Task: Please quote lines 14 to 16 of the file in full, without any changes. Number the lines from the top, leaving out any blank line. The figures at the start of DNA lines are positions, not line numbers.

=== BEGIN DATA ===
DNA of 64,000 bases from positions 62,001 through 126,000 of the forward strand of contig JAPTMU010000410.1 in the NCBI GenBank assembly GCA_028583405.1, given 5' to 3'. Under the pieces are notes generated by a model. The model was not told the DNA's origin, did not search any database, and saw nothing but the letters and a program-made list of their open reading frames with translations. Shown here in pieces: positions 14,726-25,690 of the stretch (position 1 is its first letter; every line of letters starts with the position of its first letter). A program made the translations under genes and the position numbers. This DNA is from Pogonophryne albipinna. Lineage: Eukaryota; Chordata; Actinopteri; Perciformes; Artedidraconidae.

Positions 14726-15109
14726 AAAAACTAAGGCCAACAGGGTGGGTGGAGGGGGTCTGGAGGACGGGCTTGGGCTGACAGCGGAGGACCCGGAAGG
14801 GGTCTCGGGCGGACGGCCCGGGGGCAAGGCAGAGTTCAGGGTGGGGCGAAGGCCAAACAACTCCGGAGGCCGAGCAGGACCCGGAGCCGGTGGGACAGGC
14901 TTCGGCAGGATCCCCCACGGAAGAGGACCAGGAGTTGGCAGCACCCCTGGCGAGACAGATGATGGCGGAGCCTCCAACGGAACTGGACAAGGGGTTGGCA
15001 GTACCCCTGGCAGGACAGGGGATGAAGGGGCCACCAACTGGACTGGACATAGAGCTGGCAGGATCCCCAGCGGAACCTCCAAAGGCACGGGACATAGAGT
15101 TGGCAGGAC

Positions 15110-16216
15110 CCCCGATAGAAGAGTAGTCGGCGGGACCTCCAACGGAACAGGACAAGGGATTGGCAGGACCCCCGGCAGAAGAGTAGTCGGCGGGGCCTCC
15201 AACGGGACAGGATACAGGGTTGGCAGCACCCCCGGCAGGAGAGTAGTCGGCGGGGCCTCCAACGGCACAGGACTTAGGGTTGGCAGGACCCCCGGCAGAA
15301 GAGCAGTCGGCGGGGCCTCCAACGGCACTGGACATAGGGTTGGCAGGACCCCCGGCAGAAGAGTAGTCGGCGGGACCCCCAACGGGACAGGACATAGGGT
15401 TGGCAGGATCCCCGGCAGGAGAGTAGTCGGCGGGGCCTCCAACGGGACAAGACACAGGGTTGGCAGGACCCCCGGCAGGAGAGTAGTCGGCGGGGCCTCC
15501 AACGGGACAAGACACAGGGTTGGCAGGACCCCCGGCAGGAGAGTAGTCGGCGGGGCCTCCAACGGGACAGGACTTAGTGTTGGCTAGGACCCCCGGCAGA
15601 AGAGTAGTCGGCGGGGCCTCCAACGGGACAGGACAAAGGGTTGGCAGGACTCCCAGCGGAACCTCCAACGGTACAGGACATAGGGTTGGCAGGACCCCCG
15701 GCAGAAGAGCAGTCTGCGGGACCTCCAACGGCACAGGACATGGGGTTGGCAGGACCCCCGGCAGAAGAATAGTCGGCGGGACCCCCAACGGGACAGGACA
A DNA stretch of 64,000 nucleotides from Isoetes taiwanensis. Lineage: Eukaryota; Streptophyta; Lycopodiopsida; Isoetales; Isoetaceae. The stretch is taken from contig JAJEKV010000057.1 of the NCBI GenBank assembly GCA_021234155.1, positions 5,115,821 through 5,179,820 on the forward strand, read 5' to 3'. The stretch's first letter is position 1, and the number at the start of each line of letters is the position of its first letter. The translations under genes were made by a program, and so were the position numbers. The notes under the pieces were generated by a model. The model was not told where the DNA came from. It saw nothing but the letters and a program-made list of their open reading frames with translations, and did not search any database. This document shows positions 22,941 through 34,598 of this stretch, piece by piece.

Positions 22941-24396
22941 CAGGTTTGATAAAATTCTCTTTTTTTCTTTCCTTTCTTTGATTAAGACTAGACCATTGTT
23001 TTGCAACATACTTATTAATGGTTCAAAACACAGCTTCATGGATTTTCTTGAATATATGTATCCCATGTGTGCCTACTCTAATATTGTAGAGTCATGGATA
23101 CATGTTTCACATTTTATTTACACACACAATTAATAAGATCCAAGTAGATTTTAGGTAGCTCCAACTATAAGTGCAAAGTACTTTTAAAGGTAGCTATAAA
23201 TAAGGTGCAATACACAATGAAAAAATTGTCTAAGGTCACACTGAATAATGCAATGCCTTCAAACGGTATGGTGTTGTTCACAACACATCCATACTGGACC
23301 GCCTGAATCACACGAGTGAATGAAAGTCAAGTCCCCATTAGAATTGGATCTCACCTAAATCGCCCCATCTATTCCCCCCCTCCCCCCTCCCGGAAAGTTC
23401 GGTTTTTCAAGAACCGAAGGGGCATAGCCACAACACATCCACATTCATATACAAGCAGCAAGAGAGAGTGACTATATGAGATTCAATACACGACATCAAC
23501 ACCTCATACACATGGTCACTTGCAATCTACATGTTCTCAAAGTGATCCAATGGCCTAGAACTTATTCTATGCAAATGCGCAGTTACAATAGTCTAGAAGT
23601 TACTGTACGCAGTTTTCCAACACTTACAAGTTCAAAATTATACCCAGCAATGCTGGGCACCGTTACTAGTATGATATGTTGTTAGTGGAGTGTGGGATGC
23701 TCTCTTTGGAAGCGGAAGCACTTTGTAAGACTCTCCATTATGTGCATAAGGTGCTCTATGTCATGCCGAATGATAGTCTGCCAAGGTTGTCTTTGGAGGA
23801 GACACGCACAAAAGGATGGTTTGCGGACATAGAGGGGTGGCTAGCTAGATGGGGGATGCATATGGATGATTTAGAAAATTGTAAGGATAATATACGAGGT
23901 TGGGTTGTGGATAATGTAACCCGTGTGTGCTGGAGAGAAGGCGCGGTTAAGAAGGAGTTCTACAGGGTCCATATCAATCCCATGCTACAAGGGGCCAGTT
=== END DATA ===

15601 AGAGTAGTCGGCGGGGCCTCCAACGGGACAGGACAAAGGGTTGGCAGGACTCCCAGCGGAACCTCCAACGGTACAGGACATAGGGTTGGCAGGACCCCCG
15701 GCAGAAGAGCAGTCTGCGGGACCTCCAACGGCACAGGACATGGGGTTGGCAGGACCCCCGGCAGAAGAATAGTCGGCGGGACCCCCAACGGGACAGGACA
A DNA stretch of 64,000 nucleotides from Isoetes taiwanensis. Lineage: Eukaryota; Streptophyta; Lycopodiopsida; Isoetales; Isoetaceae. The stretch is taken from contig JAJEKV010000057.1 of the NCBI GenBank assembly GCA_021234155.1, positions 5,115,821 through 5,179,820 on the forward strand, read 5' to 3'. The stretch's first letter is position 1, and the number at the start of each line of letters is the position of its first letter. The translations under genes were made by a program, and so were the position numbers. The notes under the pieces were generated by a model. The model was not told where the DNA came from. It saw nothing but the letters and a program-made list of their open reading frames with translations, and did not search any database. This document shows positions 22,941 through 34,598 of this stretch, piece by piece.